Set a budget aside for recovering from cyberattacks: in case this budget is not used, it can be disbursed as an increment or a bonus among employees at the end of a calendar/fiscal year or it can be rolled over into the next year.

Promote a culture of cyber hygiene: reward employees who report phishing or other types of attacks.

Sacrifice comfort for security: storing passwords, use of default passwords and other practices should be banned, and repeat offenders should be made to undergo a deep course in cybersecurity.

Take small but visible steps with discipline: your organization won’t turn into a cybersecure one overnight. Invest in bringing in a culture of cybersecurity backed by a strong commitment from all levels working together to realize small yet important steps towards cybersecurity.

We are the people to talk to for taking your institutional security a few notches higher.

You can visit us here to know more about our offerings or drop us a line to to know more.


Cybersecurity plans for the Year 2021

From every perspective 2020 was a tough year and the demands businesses and markets had from leaders was never this high and engaging.

To help prepare for 2021, we have put together some of our most popular cybersecurity content. We hope these will feed into your cybersecurity plans for the New Year.

We began the year by preparing a comprehensive evaluation of the global threat environment. As much as 79 percent of the predictions made by us in this report were realized this year in batches. Subex was among the first OT and IoT cybersecurity vendors to draw a correlation between the onset of the Covid-19 pandemic and its implications for the digital world. Our first advisory on this event was issued in February 2020.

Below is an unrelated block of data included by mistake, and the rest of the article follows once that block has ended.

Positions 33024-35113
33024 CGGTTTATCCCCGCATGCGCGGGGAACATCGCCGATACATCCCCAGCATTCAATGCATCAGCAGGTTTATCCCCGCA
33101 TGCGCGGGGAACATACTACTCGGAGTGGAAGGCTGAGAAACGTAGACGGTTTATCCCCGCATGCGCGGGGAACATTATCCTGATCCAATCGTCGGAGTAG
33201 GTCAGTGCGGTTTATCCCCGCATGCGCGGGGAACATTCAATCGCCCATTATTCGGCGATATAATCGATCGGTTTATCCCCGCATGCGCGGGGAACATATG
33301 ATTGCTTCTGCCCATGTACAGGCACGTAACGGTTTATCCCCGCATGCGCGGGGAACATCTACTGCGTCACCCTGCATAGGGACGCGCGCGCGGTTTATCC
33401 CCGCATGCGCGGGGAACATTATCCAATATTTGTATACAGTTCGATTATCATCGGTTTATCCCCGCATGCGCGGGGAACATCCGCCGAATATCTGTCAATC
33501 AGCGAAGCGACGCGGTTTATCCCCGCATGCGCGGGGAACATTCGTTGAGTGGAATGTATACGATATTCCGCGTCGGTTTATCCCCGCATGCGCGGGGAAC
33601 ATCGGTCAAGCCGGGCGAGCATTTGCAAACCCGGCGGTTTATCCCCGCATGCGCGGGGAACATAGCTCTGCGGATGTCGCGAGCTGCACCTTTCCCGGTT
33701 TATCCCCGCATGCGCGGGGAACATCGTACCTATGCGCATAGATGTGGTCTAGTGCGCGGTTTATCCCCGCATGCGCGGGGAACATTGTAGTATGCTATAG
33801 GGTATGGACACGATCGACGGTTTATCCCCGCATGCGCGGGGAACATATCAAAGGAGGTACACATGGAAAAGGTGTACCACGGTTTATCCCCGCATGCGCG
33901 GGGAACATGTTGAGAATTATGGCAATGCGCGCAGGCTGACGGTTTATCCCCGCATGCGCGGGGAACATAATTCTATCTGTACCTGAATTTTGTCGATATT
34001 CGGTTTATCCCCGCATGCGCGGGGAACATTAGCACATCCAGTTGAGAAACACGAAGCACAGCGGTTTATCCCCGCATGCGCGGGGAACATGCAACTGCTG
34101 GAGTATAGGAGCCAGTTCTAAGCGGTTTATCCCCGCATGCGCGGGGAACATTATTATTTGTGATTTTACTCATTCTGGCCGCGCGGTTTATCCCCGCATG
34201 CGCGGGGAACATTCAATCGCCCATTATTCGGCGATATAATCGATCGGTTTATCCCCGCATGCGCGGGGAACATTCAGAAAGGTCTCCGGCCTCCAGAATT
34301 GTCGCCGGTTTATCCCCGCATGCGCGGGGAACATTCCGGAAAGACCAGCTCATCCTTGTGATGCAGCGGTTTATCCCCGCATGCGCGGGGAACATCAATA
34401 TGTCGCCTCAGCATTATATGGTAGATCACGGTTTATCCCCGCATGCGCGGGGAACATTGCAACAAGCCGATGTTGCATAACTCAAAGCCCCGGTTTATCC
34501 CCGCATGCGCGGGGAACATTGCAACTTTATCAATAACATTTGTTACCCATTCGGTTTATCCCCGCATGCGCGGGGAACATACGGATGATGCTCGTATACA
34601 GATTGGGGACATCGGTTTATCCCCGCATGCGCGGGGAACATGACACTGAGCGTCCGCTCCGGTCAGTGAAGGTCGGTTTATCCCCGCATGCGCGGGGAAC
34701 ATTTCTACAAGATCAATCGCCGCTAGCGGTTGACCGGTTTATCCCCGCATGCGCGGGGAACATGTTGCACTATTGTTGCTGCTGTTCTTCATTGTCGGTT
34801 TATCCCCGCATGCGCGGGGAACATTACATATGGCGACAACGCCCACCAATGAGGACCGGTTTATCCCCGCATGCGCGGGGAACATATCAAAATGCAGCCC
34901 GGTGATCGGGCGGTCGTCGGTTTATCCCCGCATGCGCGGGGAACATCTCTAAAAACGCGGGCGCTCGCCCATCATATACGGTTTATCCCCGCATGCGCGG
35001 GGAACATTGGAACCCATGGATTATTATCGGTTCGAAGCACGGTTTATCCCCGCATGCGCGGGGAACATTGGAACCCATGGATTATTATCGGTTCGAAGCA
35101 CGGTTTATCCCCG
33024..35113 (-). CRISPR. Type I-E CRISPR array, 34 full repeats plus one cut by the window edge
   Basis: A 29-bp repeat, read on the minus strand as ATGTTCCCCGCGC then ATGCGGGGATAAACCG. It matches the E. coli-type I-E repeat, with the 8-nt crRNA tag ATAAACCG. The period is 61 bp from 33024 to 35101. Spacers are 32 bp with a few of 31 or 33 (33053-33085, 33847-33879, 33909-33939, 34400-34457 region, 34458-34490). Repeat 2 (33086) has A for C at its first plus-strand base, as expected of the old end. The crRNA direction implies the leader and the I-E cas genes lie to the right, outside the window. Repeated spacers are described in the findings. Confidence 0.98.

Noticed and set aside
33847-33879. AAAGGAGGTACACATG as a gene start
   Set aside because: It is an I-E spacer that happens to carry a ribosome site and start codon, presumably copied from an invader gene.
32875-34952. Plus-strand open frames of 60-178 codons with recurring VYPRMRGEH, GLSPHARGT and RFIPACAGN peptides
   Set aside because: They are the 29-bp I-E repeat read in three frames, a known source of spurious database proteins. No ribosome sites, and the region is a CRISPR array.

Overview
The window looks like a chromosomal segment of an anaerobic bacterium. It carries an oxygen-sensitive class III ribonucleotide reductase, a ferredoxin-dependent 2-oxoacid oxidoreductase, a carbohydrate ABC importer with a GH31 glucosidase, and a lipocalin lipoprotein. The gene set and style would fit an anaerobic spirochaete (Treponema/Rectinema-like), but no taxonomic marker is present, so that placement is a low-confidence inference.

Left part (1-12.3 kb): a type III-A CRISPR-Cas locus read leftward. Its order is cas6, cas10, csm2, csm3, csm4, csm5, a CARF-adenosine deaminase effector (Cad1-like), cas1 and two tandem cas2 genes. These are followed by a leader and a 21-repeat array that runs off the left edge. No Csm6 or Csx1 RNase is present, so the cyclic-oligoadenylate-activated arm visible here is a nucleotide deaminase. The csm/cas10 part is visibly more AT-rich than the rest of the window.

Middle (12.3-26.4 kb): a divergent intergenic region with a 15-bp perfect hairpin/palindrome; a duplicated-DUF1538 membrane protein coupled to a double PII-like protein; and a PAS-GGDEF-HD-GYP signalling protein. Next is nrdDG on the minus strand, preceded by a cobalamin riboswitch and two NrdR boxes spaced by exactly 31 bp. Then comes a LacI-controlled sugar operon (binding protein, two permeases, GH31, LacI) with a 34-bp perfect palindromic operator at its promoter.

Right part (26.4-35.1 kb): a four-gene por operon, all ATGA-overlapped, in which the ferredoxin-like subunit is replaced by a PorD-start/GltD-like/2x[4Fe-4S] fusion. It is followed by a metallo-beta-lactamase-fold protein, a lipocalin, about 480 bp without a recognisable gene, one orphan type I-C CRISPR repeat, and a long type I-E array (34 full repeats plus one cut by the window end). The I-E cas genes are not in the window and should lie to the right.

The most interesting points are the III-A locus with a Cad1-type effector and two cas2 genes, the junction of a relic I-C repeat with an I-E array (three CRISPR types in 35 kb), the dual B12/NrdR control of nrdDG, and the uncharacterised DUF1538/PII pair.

To keep up with the pace at which malware developers were launching new and modified malware, we published a number of malware reports throughout the year.  From the feedback we received from the industry and other stakeholders, we are happy to report that these reports helped many leaders firm up their cybersecurity posture.

We also published a few case studies to highlight the challenges we are solving for our customers. You can find them here, here and here.

To cover threats surrounding 5G and IoT we joined hands with industry body GSMA to do a webinar with industry experts. On this occasion we did a deep dive on IoT and OT security to help stakeholders understand specific interventions needed to secure installations.

We also brought out a series of blogs that investigated aspects of cyber resilience, data theft, basic cybersecurity mistakes, cyber espionage and pandemic-era cybersecurity. We are ending the year with a series of blogs on predictions and things to do to stay secure in 2021.

We hope you find these curated content pieces relevant and informative.

Nat will be glad to help in case you wish to learn more. You can drop her a line:

The SolarWinds cyberattack episode has just begun unraveling

The worst could be yet to come.

As the events unfold, the full impact of the layered cyberattack on the Austin-based IT management software firm’s customers will be felt well into the next five years or beyond. Here is what we know so far: